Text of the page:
Sinhalese Buddhist nationalism

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Sinhalese Buddhist nationalism is a political ideology which combines a focus upon Sinhalese culture and ethnicity with an emphasis upon Theravada Buddhism, which is the majority belief system of most the Sinhalese in Sri Lanka. It mostly originated in reaction to the colonization of Sri Lanka by the British Empire, and became increasingly assertive in the years following the independence of the country. Sinhalese Buddhist nationalism has also been a driving force of interest in the Sri Lankan Civil War against the Liberation Tigers of Tamil Eelam.

Contributions of Anagarika Dharmapala[edit]

Anagarika Dharmapala was one of the contributors to the Buddhist revival of the 19th century that led to the creation of Buddhist institutions to match those of the missionaries, and to the independence movement of the 20th century. He illustrated the first three points in a public speech:

"This bright, beautiful island was made into a Paradise by the Aryan Sinhalese before its destruction was brought about by the barbaric vandals. Its people did not know irreligion... Christianity and polytheism are responsible for the vulgar practices of killing animals, stealing, prostitution, licentiousness, lying and drunkenness... The ancient, historic, refined people, under the diabolism of vicious paganism, introduced by the British administrators, are now declining slowly away." [1]

He once praised the normal Tamil vadai seller for his courage and blamed the Sinhalese people who were lazy and called upon them to rise. He strongly protested against the killing of cattle and eating of beef.

Relationship with other religions in Sri Lanka[edit]

Sinhalese Buddhist nationalism has a fractious relationship with other religious communities like Christians, with protests often being organized by Buddhist nationalist organizations against the perceived interference of Christians in the country.[2] Relations between Buddhist nationalists and Hindus are more nuanced, with numerous Hindu figures, including Kandiah Neelakandan and T. Maheswaran working with Buddhist groups on the anti-Conversion bill.[3] Also, D. B. S. Jeyaraj noted that both Sri Lankan Hindu nationalism and Buddhist nationalism rose as reactions to Christianity.[4] Hindu-Buddhist collaboration is growing more prevalent in Sri Lanka, with the rise of groups such as the Hindu-Buddhist Friendship Society.[5] Since the time of British rule of Sri Lanka the Sinhala Buddhists nationalists have been in a contentious relationship with Muslims, with the Muslims being at the receiving end of racially incited riots.[6] With the conclusion of the civil war with the LTTE in 2009, the Sinhalese Buddhist nationalists' campaign against the Muslim population has become prominent. Incidents of vandalism of Muslim shrines[7] have occurred.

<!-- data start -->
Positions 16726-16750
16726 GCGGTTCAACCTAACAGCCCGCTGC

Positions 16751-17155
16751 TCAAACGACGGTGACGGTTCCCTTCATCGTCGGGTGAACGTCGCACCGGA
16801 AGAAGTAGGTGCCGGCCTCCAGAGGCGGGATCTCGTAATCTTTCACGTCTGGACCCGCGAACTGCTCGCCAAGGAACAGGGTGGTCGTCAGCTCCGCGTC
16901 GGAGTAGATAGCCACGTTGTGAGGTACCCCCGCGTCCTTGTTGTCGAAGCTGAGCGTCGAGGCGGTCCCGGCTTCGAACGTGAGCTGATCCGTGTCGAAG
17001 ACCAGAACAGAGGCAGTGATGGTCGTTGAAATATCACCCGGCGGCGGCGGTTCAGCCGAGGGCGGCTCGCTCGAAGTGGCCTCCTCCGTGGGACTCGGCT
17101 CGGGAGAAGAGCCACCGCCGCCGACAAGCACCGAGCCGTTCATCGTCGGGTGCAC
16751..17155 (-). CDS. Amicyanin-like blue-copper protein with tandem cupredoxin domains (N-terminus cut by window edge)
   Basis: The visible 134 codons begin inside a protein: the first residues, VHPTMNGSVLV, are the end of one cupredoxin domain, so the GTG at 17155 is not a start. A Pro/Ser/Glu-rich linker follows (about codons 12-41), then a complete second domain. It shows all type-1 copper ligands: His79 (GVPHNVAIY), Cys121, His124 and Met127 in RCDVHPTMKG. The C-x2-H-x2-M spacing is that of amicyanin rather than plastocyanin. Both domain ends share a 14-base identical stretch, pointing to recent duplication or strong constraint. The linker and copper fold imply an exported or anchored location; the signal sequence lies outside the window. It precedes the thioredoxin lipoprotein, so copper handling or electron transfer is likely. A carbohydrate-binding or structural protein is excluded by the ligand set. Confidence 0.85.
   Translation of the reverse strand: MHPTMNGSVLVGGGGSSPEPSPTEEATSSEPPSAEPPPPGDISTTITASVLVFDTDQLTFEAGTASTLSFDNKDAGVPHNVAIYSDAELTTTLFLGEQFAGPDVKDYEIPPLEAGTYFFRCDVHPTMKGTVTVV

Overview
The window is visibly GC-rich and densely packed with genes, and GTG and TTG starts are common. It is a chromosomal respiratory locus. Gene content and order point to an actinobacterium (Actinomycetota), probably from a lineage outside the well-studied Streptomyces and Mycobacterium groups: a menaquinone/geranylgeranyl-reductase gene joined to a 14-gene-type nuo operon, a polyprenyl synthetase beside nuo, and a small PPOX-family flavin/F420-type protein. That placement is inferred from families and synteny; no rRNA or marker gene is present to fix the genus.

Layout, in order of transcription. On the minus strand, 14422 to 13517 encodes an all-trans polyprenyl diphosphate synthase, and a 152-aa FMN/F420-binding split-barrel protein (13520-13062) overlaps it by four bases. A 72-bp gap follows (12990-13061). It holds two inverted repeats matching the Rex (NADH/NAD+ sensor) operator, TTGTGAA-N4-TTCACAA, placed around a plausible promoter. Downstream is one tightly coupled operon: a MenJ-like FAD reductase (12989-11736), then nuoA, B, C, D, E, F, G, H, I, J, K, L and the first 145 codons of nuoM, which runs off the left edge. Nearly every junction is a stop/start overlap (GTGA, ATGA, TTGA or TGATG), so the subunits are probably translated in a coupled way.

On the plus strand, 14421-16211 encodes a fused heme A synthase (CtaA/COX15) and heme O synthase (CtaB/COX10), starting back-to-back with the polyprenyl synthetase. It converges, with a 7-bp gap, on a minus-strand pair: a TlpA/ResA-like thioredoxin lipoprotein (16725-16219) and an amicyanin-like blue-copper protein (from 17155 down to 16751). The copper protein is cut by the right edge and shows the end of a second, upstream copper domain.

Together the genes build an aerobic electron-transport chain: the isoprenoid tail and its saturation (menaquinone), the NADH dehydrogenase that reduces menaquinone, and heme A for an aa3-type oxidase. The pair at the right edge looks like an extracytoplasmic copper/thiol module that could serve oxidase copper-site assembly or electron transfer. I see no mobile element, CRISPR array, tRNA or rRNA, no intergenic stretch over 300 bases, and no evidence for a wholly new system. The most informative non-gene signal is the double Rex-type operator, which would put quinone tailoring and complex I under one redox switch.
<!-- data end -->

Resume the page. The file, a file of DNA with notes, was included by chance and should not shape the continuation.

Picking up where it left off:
Organizations[edit]

Notes[edit]

  1. ^ Guruge 1965:482
  2. ^ Sri Lankan Buddhist monks protest against proselytizing Christians AP Worldstream - January 22, 2004
  3. ^ Lanka Buddhists take on Church Daily Pioneer - June 9, 2009
  4. ^ Maheswaran threatens Tamil religious unity The Sunday Leader - January 18, 2004
  5. ^ Hindu-Buddhist Friendship Society soon Sunday Observer - May 30, 2004
  6. ^ Chapter 3: Muslim riots and communal rumblings Asia Times - August 25, 2001
  7. ^ Sri Lanka Buddhist monks destroy Muslim shrine BBC News - September 15, 2011

References[edit]

  • Anagarika Dharmapala, Return to Righteousness: A Collection of Speeches, Essays and Letters of the Anagarika Dharmapala, ed. Ananda Guruge, The Anagarika Dharmapala Birth Centenary Committee, Ministry of Education and Cultural Affairs, Ceylon 1965
  • DeVotta, Neil. "The Utilisation of Religio-Linguistic Identities by the Sinhalese and Bengalis: Towards General Explanation". Commonwealth & Comparative Politics, Vol. 39, No. 1 (March 2001), pp. 66–95.